The three Calgary NDP incumbents — Kathleen Ganley, Irfan Sabir and Joe Ceci — were all re-elected, as were stalwarts Sarah Hoffman, Shannon Phillips and Heather Sweet.
Jennifer Johnson was the winning UCP candidate in Lacombe-Ponoka, but her future wasn’t clear.
During the campaign, Johnson apologized for comments she made last year comparing transgender students to feces. Smith has said Johnson would not sit in the UCP caucus because of the remarks but later, when asked about Johnson, said she believes in redemption and second chances.
The vote capped a bitter campaign that began even before the writs were issued May 1. Both parties warned the other could not be trusted with the economy or with fixing a health system plagued by long surgical waits, teeming emergency wards and a shortage of family doctors.
Smith was dogged by a litany of comments and actions — past and present — that moved the party further to the political right while alienating moderates and prompting some former Progressive Conservatives to announce they were parking their vote with the NDP.
Smith had compared the COVID-19 vaccinated to followers of Adolf Hitler. And two weeks ago, Alberta’s ethics commissioner concluded Smith breached a fundamental democratic firewall earlier this year by leaning on her justice minister, unsuccessfully, to drop the criminal case against a COVID-19 protester.
Smith also refused to disavow comments from her pundit days that she would like to see patients pay out of pocket for some medically necessary services in order to keep the system sustainable. However, she promised on the campaign trail that she would respect the sanctity of medicare.
She also promised to revisit, after the election, proposals such as abandoning the RCMP for a provincial police force and pulling out of the Canada Pension Plan.
There are questions around what role a growing faction within the party called Take Back Alberta will have with Smith’s government.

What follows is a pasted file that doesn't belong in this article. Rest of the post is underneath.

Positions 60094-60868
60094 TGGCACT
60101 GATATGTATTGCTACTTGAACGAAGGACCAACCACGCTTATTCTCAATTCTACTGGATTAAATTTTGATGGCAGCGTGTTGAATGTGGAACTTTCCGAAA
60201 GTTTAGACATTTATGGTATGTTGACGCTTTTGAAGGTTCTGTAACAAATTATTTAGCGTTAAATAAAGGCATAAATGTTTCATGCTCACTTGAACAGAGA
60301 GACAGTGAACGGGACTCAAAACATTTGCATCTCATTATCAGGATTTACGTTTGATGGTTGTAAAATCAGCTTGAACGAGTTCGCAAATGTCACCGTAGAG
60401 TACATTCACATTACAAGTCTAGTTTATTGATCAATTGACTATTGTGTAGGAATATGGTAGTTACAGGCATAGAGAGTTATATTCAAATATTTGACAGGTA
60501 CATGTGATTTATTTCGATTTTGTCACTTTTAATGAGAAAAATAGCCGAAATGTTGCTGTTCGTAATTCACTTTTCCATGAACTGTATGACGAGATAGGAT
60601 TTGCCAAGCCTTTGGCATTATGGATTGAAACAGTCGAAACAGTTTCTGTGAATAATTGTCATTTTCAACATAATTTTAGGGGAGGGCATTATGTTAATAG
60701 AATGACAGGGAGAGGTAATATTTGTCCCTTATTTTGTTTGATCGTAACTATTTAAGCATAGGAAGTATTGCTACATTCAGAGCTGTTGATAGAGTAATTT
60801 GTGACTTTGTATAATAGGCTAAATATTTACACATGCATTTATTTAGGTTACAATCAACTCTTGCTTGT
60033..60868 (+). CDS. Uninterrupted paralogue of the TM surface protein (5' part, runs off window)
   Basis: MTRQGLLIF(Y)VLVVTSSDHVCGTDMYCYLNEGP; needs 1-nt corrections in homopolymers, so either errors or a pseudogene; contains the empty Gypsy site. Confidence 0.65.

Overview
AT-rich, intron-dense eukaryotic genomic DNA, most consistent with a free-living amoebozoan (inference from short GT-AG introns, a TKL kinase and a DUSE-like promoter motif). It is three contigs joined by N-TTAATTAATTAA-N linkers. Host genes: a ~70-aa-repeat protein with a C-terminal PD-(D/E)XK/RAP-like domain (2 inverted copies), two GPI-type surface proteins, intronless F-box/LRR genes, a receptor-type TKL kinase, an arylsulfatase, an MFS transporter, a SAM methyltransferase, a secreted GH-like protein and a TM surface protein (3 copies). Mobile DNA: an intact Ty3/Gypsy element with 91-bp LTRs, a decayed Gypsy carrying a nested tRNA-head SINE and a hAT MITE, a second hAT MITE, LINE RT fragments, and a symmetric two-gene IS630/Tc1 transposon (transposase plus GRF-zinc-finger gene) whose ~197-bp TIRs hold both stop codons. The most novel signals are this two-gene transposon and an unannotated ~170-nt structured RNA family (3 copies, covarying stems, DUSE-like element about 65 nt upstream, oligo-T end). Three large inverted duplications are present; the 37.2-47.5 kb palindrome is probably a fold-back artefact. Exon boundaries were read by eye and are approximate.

The fundamentalist libertarian movement has links to last year’s protest against COVID-19 restrictions that blocked the main United States border crossing at Coutts, Alta., for two weeks. The group successfully backed a slate that forms half the UCP governing board with plans later this year to take over the other half.
Smith, the former leader of the Wildrose Party, won the UCP leadership in October, capitalizing on broad party resentment toward then-leader Jason Kenney, Prime Minister Justin Trudeau and COVID-19 health rules.
The win was a vindication for Smith, after presiding over two of the biggest debacles in recent Alberta conservative history that long made her persona non grata within the movement.
In 2012, Smith’s Wildrose saw a late election polling lead evaporate after she questioned the science of climate change and refused to sanction candidates for intolerant remarks, including one who called on gay people to repent or face eternal suffering in hell’s “lake of fire.”
In 2014, Smith tried to unite the fractured conservative movement by leading a mass floor crossing of her Opposition Wildrose to the governing Progressive Conservatives.
The Wildrose and PCs joined forces to create the UCP in 2017 and, led by Kenney, defeated the NDP in the 2019 election.
This report by The Canadian Press was first published May 29, 2023.
— With files from Ritika Dubey and Angela Amato in Edmonton and Bill Graveland and Colette Derworiz in Calgary.
Dean Bennett, The Canadian Press